In September of 1969, Merle Haggard released one of his signature songs, "Okie From Muskogee." Co-written with Roy Edward Burris, the tune was the first single from and title track of the album that "the Hag" released that December. The artist had become disheartened watching Vietnam War protests, and he incorporated that emotion and viewpoint into the track. "Okie From Muskogee" climbed to No. 1 on the country charts in November of 1969, where it stayed for four weeks, and won Song of the Year at the 1970 CMA Awards. Below, Haggard tells The Boot about the inspiration for one of his most famous hits.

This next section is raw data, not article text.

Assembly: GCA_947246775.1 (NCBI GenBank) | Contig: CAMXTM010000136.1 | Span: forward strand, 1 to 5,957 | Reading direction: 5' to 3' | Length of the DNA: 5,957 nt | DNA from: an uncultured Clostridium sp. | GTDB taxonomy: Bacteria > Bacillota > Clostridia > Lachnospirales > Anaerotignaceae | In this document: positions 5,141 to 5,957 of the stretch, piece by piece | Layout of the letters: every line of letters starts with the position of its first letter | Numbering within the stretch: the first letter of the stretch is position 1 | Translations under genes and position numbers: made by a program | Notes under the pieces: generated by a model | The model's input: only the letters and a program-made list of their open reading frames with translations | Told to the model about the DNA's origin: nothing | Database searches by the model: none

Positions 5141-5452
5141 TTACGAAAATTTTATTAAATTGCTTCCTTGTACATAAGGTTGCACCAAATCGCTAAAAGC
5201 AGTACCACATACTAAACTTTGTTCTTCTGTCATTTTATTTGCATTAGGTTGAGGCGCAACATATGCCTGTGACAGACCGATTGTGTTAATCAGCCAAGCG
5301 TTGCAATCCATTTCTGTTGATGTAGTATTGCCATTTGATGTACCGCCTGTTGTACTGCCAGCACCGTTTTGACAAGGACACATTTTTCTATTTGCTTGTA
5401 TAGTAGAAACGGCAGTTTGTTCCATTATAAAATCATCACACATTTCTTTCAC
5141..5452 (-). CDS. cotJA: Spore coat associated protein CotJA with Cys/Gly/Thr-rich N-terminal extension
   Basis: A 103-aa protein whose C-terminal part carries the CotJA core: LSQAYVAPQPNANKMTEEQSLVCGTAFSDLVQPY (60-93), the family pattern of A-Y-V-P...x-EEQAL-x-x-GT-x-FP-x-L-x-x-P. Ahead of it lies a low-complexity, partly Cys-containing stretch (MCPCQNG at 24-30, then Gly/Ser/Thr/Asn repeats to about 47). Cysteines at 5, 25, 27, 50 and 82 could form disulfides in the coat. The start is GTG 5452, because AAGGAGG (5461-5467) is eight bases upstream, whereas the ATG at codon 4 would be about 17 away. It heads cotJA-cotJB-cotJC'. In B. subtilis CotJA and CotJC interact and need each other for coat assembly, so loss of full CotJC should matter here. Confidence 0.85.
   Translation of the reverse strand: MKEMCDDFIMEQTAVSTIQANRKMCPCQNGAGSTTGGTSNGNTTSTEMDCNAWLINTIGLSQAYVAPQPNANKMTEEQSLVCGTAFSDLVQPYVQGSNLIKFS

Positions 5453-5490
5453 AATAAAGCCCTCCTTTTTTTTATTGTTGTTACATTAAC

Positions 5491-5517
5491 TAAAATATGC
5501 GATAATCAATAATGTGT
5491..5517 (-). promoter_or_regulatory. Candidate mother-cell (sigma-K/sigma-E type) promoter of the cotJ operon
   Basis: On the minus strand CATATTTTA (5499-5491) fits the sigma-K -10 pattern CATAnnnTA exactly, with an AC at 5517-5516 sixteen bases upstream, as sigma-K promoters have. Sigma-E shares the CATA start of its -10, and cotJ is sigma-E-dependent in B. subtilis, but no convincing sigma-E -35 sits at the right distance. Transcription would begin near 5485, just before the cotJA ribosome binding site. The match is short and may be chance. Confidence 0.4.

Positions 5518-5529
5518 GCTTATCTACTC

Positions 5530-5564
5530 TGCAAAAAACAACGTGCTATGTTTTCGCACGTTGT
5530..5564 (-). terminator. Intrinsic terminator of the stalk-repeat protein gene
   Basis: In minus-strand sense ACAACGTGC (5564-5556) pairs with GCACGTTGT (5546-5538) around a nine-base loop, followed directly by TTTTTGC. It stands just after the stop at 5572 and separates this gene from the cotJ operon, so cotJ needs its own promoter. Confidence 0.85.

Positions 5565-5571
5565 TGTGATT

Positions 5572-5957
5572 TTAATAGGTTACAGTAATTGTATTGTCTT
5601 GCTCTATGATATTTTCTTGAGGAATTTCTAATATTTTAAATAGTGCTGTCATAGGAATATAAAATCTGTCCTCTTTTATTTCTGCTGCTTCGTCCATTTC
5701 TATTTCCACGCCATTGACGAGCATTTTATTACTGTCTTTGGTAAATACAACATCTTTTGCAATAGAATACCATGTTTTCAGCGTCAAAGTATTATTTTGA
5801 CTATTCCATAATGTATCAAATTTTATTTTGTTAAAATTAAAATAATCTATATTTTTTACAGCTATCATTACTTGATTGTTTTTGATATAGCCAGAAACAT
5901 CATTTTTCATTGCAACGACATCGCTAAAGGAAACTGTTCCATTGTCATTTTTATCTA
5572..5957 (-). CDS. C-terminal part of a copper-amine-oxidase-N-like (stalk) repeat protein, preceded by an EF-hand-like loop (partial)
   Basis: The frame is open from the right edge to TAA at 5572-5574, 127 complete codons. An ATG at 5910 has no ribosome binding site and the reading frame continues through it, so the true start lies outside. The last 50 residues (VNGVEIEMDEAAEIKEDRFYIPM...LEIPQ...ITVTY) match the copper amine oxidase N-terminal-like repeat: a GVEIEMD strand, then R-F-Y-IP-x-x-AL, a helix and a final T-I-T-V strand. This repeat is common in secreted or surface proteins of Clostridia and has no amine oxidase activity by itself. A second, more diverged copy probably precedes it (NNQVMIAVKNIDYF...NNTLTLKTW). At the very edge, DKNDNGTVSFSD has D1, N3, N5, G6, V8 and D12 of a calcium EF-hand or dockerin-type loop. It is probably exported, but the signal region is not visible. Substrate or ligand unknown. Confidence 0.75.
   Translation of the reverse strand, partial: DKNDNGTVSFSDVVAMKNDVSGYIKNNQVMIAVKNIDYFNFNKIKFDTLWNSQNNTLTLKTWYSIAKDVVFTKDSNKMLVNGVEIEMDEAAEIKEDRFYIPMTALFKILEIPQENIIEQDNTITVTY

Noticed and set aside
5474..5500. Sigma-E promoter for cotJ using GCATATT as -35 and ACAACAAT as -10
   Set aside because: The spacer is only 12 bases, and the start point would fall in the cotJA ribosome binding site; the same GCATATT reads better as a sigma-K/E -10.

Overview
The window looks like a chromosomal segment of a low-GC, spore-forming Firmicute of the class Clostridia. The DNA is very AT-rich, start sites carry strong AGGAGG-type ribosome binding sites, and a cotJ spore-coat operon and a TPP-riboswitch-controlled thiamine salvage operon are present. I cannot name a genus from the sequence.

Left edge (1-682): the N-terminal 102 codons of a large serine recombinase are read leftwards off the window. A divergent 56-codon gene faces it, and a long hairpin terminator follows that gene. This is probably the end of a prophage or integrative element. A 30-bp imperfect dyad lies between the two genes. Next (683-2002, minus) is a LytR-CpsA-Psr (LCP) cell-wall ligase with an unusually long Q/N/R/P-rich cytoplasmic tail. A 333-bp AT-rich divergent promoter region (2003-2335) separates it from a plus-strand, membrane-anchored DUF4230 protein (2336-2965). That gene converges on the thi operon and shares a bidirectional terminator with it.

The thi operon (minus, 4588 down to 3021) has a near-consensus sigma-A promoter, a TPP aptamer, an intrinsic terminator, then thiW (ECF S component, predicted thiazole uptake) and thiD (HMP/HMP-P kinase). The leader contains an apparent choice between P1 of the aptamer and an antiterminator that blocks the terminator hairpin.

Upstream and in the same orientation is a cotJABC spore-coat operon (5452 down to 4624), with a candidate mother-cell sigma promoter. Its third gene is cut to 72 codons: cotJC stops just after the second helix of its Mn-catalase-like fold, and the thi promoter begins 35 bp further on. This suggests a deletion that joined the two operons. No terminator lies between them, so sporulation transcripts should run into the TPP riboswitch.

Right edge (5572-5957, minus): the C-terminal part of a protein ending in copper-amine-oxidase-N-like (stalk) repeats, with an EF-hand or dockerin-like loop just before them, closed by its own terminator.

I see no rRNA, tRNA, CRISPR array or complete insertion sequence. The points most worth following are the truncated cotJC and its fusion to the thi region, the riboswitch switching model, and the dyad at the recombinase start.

When I was in prison, I knew what it was like to have freedom taken away. Freedom is everything.

During Vietnam, there were all kinds of protests. Here were these [servicemen] going over there and dying for a cause -- we don't even know what it was really all about -- and here are these young kids, that were free, b---hing about it. There's something wrong with that and with [disparaging] those poor guys. We were in a wonderful time in America, and music was in a wonderful place. America was at its peak, and what the hell did these kids have to complain about?

These soldiers were giving up their freedom and lives to make sure others could stay free. I wrote the song to support those soldiers.

This story was originally written by Nancy Dunham, and revised by Angela Stefano.

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